By Dr. Craig Brett
February is American Heart Month, which was first recognized by presidential proclamation in 1964 by President Lyndon Johnson.
In his proclamation at the time, Johnson urged “the people of the United States to give heed to the nationwide problem of the heart and blood-vessel diseases, and to support the programs required to bring about its solution.”
While heart disease remains a significant public health issue today, we now know far more about how to stay heart healthy.
American Heart Month continues to serve an important role in raising awareness around cardiovascular disease. Craig Brett, MD, director of cardiology at Northern Light Mercy Hospital, sheds light on some common cardiovascular health topics:
What’s the best way to stay heart healthy?
We don’t often think about how hard our heart works or how to keep it healthy. Each minute, our heart pumps 1.5 gallons of blood through nearly 60,000 miles of arteries and capillaries. Over the course of a day, our heart pumps approximately 100,000 times. That’s a lot of work!
To keep our heart doing this, we need to take good care of it. This includes consuming a healthy diet without too many unhealthy fats or processed foods, maintaining a healthy weight, making sure that our blood pressure is not elevated, exercising on a regular basis, and definitely not smoking.
Some people don’t realize they’re at risk for cardiovascular disease. What exactly are those risks?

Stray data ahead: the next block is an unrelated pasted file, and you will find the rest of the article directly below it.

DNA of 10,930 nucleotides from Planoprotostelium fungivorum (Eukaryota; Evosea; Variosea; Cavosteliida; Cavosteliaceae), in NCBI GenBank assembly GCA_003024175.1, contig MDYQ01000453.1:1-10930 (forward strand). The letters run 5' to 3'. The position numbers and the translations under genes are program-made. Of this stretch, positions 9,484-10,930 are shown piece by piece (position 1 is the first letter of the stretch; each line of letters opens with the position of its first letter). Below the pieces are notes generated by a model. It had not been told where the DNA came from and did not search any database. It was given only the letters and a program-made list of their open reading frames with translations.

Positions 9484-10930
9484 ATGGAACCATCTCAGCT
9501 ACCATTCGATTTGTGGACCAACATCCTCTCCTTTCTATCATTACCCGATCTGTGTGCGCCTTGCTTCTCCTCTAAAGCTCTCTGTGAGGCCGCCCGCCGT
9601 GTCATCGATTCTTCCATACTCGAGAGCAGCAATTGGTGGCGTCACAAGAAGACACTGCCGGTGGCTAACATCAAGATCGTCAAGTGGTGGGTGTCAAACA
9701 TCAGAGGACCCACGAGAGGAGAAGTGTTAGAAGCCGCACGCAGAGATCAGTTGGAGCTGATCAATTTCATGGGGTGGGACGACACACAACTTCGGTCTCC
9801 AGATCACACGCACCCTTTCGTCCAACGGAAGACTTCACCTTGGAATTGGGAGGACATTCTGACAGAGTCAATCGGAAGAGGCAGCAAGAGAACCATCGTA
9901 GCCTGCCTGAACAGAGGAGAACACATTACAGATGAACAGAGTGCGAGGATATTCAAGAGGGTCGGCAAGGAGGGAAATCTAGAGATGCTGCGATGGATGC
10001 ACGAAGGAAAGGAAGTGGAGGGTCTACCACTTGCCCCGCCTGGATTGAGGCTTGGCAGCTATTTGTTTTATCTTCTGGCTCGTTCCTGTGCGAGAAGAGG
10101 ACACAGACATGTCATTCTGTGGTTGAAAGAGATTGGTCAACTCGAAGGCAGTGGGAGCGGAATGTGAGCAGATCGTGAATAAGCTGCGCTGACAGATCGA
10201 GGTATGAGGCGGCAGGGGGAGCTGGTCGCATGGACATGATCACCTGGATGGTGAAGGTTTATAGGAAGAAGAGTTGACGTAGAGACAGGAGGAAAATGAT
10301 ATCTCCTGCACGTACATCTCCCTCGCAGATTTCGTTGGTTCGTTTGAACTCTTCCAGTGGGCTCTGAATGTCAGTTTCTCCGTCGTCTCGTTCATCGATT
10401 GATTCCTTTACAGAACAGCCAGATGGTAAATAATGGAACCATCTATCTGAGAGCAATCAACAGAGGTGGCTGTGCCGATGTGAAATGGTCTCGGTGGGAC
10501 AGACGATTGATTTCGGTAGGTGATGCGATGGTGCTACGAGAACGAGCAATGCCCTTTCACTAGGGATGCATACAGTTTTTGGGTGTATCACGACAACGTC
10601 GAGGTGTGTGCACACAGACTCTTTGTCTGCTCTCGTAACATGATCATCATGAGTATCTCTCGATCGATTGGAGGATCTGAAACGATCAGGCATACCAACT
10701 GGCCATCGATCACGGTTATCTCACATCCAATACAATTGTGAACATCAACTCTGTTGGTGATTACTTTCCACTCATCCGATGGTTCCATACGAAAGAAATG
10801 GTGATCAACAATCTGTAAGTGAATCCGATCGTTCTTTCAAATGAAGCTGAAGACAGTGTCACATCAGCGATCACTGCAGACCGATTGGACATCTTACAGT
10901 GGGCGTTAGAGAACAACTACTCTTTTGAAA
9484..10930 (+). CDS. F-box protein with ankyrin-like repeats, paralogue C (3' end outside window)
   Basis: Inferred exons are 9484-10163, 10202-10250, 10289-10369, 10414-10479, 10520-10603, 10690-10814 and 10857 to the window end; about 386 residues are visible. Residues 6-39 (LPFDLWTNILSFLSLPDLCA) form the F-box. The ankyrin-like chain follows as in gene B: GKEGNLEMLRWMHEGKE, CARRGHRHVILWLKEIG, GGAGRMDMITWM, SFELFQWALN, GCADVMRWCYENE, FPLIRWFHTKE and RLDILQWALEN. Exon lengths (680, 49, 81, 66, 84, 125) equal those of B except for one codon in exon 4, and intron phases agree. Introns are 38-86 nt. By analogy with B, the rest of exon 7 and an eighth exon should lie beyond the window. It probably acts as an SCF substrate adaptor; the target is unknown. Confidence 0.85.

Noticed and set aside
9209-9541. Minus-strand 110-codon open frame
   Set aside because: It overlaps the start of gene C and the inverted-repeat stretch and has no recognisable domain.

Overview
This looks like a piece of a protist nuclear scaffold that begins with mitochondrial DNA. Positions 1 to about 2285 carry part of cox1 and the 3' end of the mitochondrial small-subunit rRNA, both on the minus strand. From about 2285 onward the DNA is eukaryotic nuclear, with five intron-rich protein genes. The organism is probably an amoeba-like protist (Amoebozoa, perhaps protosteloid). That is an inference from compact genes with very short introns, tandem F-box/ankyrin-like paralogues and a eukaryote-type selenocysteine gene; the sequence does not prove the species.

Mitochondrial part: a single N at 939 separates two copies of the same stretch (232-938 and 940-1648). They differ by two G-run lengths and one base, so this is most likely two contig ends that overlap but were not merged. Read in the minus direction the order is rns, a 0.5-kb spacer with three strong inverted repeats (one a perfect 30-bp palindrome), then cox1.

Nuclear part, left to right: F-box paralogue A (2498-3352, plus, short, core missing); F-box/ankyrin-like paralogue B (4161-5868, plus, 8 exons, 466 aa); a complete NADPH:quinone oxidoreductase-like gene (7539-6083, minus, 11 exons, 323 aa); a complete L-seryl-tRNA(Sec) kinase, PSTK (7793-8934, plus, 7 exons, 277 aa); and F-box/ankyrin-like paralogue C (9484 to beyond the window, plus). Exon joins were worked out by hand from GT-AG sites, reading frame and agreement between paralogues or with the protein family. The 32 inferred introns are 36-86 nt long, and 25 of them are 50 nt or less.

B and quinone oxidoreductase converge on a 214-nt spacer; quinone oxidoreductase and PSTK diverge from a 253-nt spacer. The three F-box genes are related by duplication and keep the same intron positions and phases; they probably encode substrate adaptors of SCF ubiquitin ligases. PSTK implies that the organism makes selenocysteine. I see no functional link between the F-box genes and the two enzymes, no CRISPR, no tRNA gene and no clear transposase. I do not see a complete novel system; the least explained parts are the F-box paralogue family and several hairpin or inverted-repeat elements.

The most common form of heart disease is accumulation of fatty deposits in the arteries that feed the heart. This condition, known as coronary artery disease, can make people susceptible to heart attack, and it’s the number one cause of death in our country. Risk factors for developing this problem include high cholesterol, smoking, high blood pressure, diabetes, and a family history of heart disease.
It’s essential that people know what their risks are, as there are very good preventive measures that are available to avoid having a heart attack. The primary care providers and cardiac specialists at Mercy Hospital can help with identifying these risk factors and prescribe therapies to help prevent our patients from being one of the over 600,000 Americans who die of heart disease each year.
What are some key symptoms of this problem and how do they differ for men and women?
If someone has developed coronary artery disease, the most common symptoms are chest pressure, tightness, or pain that comes on when the heart is being asked to do more, such as during physical exertion or with emotional stress.
Women will most commonly have these same symptoms, although they are more likely than men to have “atypical” symptoms, which may include shortness of breath, fatigue, nausea, or just not feeling right.
We ask our patients to get in touch with their medical providers if they are experiencing these symptoms, and to call 911 if their symptoms arise unexpectedly.
Content Provided by Mercy Hospital